Last summer I had the experience of learning how cost-prohibitive it is to obtain local budget records for Woodbridge, New Jersey.
Only the current year budget is online. Previous year budgets were not available electronically. So I went to City Hall expecting they would be available to the public. Instead, I was asked to file an Open Public Records Act (OPRA) request with no guarantee the request would be fulfilled.
The costs were jaw-dropping. The first 10 pages cost 75 cents. Pages 11-20 dropped to 50 cents a page. And for each page thereafter the cost was 25 cents.
For 10 years of municipal budgets I would be charged roughly $242.50.
Undeterred, I went across the street to the Woodbridge Public Library. The librarians were incredibly helpful. They carted forty years of budgets to my table. And, told me if I called ahead they would have them ready should I want to do future research.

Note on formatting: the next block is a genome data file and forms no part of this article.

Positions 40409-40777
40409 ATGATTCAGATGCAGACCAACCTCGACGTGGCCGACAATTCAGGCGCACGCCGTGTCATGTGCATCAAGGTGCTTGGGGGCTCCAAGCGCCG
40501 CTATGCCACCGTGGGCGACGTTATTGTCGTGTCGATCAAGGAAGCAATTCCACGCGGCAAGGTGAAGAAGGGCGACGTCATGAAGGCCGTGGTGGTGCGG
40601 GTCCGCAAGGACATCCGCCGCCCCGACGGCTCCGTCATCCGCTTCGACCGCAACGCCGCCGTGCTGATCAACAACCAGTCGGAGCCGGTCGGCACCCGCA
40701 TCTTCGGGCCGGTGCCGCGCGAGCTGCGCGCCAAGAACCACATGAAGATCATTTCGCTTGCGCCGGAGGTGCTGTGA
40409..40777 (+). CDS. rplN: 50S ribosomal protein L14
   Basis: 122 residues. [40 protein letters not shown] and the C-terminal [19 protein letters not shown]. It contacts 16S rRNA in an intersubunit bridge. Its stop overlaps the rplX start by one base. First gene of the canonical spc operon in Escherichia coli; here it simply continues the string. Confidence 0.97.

I spent about an hour copying at fifteen cents a page. Turns out, I only needed five pages from each document. (Something I could not have specified through an OPRA. In order to know what pages I needed I had to look at the documents first.)
I spent $30 for 40 years of specific budget data.
A New Jersey court has ruled that the state should reduce copying fees at state agencies. It seems my complaint is shared by good government groups and many New Jersey residents.
While reducing copying fees grants greater accessibility to public records, why not go a step further and put more online? Is it that costly for New Jersey’s local governments to keep a record of budget data on their websites? In the time it took to photocopy 40 years of budgets the pages could have been scanned into a computer.